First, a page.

https://rel.net/shop/powered-subwoofers/serie-t/zero/

https://rel.net/shop/powered-subwoofers/serie-ti/t5i/

https://www.crutchfield.com/p_946SB1...iAAEgJQy_D_BwE

http://www.rythmikaudio.com/L12.html

https://www.crutchfield.com/p_749ASW...ck.html?tp=187

https://www.crutchfield.com/p_991KUB...8b.html?tp=187

https://www.crutchfield.com/p_839DY6...0X.html?tp=187


I REALLY wish Rythmik made a smaller sub...that would be my first choice. Not sure I can do the L12 but I'm sold on their servo technology.

I'll be following this thread carefully. Good luck.
Glad we’re on the same page. Yes it’s too bad Rythmik doesn’t make a mini sub for lifestyle and/or desktop systems. I also wish they would sell their servo drivers for car audio. They just seem to only be interested in old school stereo audiophile or else monster ht subs.

Here’s another to add to list: http://www.tbisound.com/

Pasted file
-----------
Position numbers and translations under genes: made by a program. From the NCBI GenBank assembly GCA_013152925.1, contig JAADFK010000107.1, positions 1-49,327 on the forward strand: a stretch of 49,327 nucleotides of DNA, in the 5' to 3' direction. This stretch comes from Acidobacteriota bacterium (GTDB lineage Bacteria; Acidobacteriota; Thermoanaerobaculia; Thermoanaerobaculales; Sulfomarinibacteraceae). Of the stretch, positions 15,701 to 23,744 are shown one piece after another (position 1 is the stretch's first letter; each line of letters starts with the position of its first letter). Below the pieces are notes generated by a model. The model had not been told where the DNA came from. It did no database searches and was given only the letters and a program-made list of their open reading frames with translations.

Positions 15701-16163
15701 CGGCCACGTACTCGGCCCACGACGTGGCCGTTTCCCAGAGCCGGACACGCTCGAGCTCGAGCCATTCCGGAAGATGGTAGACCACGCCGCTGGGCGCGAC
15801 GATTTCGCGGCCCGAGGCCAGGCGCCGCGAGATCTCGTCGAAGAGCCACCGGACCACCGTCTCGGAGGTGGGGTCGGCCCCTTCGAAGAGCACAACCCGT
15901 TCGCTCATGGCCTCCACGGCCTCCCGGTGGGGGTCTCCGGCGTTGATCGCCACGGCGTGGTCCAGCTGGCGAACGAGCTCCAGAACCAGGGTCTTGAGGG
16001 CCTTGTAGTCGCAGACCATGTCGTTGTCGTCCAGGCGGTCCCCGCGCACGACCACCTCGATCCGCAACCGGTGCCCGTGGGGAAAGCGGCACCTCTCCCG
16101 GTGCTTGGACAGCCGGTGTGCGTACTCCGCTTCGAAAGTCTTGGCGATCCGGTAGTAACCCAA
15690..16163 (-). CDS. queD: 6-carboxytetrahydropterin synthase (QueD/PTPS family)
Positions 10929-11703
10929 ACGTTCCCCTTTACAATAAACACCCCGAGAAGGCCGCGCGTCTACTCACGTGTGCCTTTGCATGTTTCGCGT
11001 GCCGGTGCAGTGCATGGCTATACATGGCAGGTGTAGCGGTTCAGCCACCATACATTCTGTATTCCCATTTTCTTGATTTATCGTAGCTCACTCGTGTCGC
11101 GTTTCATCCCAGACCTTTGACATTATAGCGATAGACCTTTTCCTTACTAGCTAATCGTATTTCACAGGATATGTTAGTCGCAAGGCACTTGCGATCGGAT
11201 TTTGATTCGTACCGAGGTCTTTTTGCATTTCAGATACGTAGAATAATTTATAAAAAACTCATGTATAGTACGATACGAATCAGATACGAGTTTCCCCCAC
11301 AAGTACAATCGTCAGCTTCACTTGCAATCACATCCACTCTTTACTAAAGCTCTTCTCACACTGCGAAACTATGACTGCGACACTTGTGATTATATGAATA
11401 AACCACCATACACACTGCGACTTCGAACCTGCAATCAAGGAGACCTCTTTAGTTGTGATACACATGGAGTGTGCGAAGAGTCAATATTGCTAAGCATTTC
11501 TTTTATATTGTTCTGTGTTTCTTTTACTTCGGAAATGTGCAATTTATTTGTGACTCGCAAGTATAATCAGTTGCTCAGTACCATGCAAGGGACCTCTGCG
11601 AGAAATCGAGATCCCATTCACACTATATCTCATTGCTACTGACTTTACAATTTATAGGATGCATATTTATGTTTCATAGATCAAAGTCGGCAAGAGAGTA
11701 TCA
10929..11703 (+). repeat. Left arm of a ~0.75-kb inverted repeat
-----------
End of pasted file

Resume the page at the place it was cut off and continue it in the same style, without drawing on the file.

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That sounds like a good set of headphones! What are you trying to do, listen to pipe organ? There isn't much music that goes down below 30hz.
That’s what they say. But in my experience that bottom octave is more valuable than any other by far. I just want natural sound.
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post #7 of 31 Old 02-09-2020, 06:47 AM - Thread Starter
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Originally Posted by torii View Post
a sealed sub in a small sealed room should extend well below 20hz.
If only you could buy one that’s less than 10” cubed.